The Independent has an in-depth report from Bedales which, it says, is recapturing its founding focus of ‘head, hand and heart’ with the innovative new assessment where the pupils learn by doing. This is an extract…
Naveed Khalessi is helping his fellow pupils reach for the stars. The 15-year-old and five classmates are building an observatory at Bedales School from which they will be able to view celestial bodies millions of light years away. They have micro-managed the project from the start, drawing up a business plan that they then used to persuade the parents’ association to give them £10,000 to cover the building work and the cost of a powerful telescope.
“If you have a shoddy telescope, you’re not going to see much with it,” explained Naveed quite reasonably.
The building of the observatory is just one of many enterprises being undertaken by pupils at the £24,000-a-year independent school in Petersfield, Hampshire, as part of the Bedales Assessed Courses that have been devised as an alternative to GCSEs. The pupils are marked for their work on their venture, given a grade from A* to E just as if it were a GCSE, and the work is moderated by external examiners.
Outdoor Work is just one of 10 Bedales Assessed Courses and appears to inspire a great deal of enthusiasm from the pupils. Other projects under way include the restoration of a traditional Romany caravan, the erection of a meditation hut, and the renovation of a dilapidated Land Rover.
As Peter Coates, the teacher in charge of Outdoor Work, observes: “It’s remarkable how enthusiastic they are and how much initiative they show – also how well they get on with other pupils.”
Mr Coates marks his pupils on a number of criteria, including their ability to get on with each other and creative thinking. Academic skills – ie writing about what they have done – does form part of the exercise, but he tends not to place much weight on that because written English can be measured in other subjects…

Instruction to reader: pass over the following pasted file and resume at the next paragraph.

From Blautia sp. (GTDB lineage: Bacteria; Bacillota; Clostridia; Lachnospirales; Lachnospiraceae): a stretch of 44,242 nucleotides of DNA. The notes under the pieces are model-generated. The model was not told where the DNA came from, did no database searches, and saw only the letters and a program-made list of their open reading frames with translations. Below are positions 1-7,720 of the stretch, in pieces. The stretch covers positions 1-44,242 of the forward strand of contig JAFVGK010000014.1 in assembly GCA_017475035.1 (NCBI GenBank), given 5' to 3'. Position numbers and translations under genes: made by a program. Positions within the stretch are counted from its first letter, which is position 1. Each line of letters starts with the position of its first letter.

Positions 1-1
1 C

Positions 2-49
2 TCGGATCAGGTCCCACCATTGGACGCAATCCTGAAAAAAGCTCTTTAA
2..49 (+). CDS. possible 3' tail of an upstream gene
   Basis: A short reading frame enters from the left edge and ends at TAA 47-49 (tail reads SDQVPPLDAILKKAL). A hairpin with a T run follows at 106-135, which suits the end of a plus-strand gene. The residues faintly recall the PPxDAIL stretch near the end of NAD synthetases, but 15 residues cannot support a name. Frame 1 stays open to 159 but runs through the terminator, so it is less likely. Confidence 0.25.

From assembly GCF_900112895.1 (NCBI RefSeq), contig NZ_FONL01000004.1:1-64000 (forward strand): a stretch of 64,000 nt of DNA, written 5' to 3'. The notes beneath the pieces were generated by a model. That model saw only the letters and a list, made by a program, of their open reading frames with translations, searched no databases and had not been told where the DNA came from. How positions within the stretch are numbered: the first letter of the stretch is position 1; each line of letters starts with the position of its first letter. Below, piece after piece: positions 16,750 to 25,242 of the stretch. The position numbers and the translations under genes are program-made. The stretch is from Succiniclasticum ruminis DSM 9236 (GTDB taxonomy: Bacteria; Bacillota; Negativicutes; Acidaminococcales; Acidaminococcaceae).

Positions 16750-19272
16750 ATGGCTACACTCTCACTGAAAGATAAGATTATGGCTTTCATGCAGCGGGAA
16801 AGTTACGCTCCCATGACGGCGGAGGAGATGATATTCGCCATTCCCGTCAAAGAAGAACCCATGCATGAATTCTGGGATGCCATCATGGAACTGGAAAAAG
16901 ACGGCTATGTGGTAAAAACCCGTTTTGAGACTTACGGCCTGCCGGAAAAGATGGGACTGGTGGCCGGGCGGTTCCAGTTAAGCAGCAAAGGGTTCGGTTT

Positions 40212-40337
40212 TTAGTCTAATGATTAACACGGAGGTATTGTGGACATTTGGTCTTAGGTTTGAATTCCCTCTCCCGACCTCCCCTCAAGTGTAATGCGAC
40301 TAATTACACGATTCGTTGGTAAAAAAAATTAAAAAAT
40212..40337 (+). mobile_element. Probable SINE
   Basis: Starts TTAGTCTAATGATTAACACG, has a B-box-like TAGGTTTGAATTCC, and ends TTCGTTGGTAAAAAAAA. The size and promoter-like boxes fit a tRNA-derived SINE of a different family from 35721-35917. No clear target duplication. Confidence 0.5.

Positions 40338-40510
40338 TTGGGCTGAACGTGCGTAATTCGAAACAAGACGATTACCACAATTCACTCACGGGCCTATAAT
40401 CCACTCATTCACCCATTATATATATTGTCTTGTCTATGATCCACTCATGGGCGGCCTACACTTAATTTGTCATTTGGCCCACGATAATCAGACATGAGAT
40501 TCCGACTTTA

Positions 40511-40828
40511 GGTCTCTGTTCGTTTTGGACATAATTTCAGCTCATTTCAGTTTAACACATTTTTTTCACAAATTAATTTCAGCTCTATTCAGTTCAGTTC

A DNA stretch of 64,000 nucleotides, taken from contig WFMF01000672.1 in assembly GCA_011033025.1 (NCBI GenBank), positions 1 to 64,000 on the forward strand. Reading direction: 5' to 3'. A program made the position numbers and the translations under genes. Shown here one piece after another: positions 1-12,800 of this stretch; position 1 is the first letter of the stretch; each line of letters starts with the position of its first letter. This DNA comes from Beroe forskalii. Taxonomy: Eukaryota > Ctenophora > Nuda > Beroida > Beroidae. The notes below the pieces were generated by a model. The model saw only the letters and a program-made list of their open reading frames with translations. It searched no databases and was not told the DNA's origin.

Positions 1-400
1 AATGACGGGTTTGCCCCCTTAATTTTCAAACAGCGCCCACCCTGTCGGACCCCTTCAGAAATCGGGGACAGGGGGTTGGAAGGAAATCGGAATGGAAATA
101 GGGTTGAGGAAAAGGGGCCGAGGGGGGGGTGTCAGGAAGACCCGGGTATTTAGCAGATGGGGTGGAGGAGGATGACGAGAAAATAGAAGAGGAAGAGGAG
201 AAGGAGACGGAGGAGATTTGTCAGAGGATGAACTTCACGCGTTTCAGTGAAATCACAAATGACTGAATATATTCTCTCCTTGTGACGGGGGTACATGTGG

According to Keith Budge, Bedales’ headmaster, the idea for the school’s own assessment course stemmed from a desire “to recapture the historic role of the school”. It was founded in 1893 by J H Badley, who believed in the importance of involving “head, hand and heart” in education and encourage pupils to have an enquiring mind. “Yet we had a very, very bog-standard curriculum – to use a phrase that has often been used about education,” Mr Budge says. “We set about looking at what we could do – and the proviso was that it shouldn’t be anything that would damage students’ access to top universities.”
…Other independent schools are considering following the Bedales example, but Mr Budge confesses that he has heard many fellow heads mutter that: “Of course, I’d like to do it, but it’s the governing body and the parents – they won’t wear it.”
“Sometimes,” he says, “I think it may be the heads that are being too conservative.”
Do you like the sound of what Bedales is doing with its Assessed Courses? Could something this work in the state sector? Please let us know in the comments or on twitter…